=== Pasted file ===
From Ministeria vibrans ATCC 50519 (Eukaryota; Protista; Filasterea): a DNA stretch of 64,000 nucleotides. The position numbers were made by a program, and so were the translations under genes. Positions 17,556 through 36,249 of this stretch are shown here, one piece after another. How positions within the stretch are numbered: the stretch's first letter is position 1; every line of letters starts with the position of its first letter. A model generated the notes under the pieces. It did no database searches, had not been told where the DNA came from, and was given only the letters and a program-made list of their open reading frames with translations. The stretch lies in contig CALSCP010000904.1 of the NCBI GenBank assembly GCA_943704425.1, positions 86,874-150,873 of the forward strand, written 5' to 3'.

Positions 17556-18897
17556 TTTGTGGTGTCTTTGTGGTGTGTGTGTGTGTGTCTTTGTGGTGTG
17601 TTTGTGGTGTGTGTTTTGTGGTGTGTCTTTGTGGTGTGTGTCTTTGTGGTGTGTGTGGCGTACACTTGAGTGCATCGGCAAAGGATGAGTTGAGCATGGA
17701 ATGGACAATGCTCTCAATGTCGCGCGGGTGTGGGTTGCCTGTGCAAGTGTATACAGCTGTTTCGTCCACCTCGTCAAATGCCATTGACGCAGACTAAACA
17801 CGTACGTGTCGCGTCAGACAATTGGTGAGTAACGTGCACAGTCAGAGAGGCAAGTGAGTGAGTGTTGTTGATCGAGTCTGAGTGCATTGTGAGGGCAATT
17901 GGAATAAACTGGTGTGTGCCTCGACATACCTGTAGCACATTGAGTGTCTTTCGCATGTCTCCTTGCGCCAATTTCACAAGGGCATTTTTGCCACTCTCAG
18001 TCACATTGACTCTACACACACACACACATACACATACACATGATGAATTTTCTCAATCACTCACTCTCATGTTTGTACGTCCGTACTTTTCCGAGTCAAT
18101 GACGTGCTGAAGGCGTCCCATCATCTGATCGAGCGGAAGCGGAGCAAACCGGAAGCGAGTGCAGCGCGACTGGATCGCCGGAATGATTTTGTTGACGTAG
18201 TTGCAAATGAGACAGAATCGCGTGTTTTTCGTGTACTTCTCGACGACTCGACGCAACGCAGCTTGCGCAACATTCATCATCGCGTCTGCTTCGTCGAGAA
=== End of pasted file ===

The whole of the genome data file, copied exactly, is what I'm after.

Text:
From Ministeria vibrans ATCC 50519 (Eukaryota; Protista; Filasterea): a DNA stretch of 64,000 nucleotides. The position numbers were made by a program, and so were the translations under genes. Positions 17,556 through 36,249 of this stretch are shown here, one piece after another. How positions within the stretch are numbered: the stretch's first letter is position 1; every line of letters starts with the position of its first letter. A model generated the notes under the pieces. It did no database searches, had not been told where the DNA came from, and was given only the letters and a program-made list of their open reading frames with translations. The stretch lies in contig CALSCP010000904.1 of the NCBI GenBank assembly GCA_943704425.1, positions 86,874-150,873 of the forward strand, written 5' to 3'.

Positions 17556-18897
17556 TTTGTGGTGTCTTTGTGGTGTGTGTGTGTGTGTCTTTGTGGTGTG
17601 TTTGTGGTGTGTGTTTTGTGGTGTGTCTTTGTGGTGTGTGTCTTTGTGGTGTGTGTGGCGTACACTTGAGTGCATCGGCAAAGGATGAGTTGAGCATGGA
17701 ATGGACAATGCTCTCAATGTCGCGCGGGTGTGGGTTGCCTGTGCAAGTGTATACAGCTGTTTCGTCCACCTCGTCAAATGCCATTGACGCAGACTAAACA
17801 CGTACGTGTCGCGTCAGACAATTGGTGAGTAACGTGCACAGTCAGAGAGGCAAGTGAGTGAGTGTTGTTGATCGAGTCTGAGTGCATTGTGAGGGCAATT
17901 GGAATAAACTGGTGTGTGCCTCGACATACCTGTAGCACATTGAGTGTCTTTCGCATGTCTCCTTGCGCCAATTTCACAAGGGCATTTTTGCCACTCTCAG
18001 TCACATTGACTCTACACACACACACACATACACATACACATGATGAATTTTCTCAATCACTCACTCTCATGTTTGTACGTCCGTACTTTTCCGAGTCAAT
18101 GACGTGCTGAAGGCGTCCCATCATCTGATCGAGCGGAAGCGGAGCAAACCGGAAGCGAGTGCAGCGCGACTGGATCGCCGGAATGATTTTGTTGACGTAG
18201 TTGCAAATGAGACAGAATCGCGTGTTTTTCGTGTACTTCTCGACGACTCGACGCAACGCAGCTTGCGCAACATTCATCATCGCGTCTGCTTCGTCGAGAA